Objective: This article offers insight into an academic institute's approach to the rare phenomenon of abdominal-wall endometriosis (AWE). The article also provides data on concurrent pelvic endometriosis, which has not often been assessed in previous studies. The aim here is to describe the characteristics and management of AWE at an academic institute. Materials and Methods: A retrospective chart review was conducted on 28 patients with pathologically confirmed AWE at an academic institute. Results: The most commonly reported symptoms were constant pain (19/28; 67.9%), cyclic pain (16/28; 57.1%), and palpable mass (16/28; 57.1%). All patients reported having had prior abdominal surgery. Preoperative imaging included 14 magnetic resonance imaging scans, 11 computed tomography scans, and 8 ultrasounds. Nine general surgery and 19 anesthesiology preoperative consultations occurred. AWE was found within 5 cm of a previous incision in 24 of 28 patients; these were 20 cesarean-section and 4 laparoscopic incisions. The average size of the lesions was 3.8 cm. Four patients required mesh and 26 patients underwent concurrent laparoscopy at the time of excision. Endometriosis and/or adenomyosis was noted in 25 patients (96.2%). Fifteen patients underwent regional anesthetic blocking. The average length of stay for these patients was 1158.3 versus 1705.7 minutes for those who did not. Conclusions: Pain and a mass at a previous surgical site warrants a workup for AWE. If AWE is suspected, one should consider laparoscopy for any patient with symptoms suggestive of pelvic endometriosis. Perioperative, regional anesthetic blocks should be also considered.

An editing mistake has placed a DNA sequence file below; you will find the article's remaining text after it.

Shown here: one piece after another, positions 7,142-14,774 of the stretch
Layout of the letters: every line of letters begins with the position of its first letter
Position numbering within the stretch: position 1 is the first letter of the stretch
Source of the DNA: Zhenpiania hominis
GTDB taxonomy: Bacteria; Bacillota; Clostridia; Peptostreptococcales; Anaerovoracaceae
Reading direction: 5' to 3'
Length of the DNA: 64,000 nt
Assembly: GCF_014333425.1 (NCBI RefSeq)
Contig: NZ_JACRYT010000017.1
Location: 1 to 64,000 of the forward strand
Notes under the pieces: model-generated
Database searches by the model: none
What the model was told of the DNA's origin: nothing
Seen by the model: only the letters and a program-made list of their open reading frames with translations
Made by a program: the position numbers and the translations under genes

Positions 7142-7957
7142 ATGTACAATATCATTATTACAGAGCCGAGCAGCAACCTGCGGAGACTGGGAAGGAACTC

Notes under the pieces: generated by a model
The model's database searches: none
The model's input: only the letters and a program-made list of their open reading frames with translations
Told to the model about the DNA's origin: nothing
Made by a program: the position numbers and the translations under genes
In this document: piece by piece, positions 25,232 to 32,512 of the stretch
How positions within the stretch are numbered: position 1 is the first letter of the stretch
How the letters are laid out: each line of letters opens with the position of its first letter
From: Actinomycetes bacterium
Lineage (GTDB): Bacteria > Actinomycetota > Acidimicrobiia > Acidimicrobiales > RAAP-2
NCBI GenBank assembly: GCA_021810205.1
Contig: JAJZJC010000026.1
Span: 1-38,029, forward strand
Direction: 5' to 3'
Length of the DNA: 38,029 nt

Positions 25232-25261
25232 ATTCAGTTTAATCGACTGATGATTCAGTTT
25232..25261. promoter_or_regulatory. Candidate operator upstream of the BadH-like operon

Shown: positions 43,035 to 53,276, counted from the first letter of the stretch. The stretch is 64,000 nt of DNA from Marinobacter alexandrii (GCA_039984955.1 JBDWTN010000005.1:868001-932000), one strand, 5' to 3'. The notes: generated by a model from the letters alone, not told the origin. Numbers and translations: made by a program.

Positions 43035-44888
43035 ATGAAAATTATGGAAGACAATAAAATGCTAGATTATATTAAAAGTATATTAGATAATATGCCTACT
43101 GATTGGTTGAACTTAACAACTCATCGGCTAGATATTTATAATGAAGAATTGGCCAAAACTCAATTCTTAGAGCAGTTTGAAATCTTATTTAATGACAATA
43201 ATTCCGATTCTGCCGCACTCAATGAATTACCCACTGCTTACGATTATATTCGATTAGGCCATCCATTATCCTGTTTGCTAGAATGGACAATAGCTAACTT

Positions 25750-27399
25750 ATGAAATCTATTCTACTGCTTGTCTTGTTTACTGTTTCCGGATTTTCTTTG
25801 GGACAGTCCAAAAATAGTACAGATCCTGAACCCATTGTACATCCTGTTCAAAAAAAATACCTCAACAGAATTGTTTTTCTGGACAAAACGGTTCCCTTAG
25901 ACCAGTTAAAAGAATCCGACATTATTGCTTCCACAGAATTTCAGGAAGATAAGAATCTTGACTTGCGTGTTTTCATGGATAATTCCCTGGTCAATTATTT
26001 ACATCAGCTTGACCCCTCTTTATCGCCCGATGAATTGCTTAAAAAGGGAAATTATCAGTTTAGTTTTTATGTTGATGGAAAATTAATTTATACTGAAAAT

All Science Journal Classification (ASJC) codes
- Obstetrics and Gynecology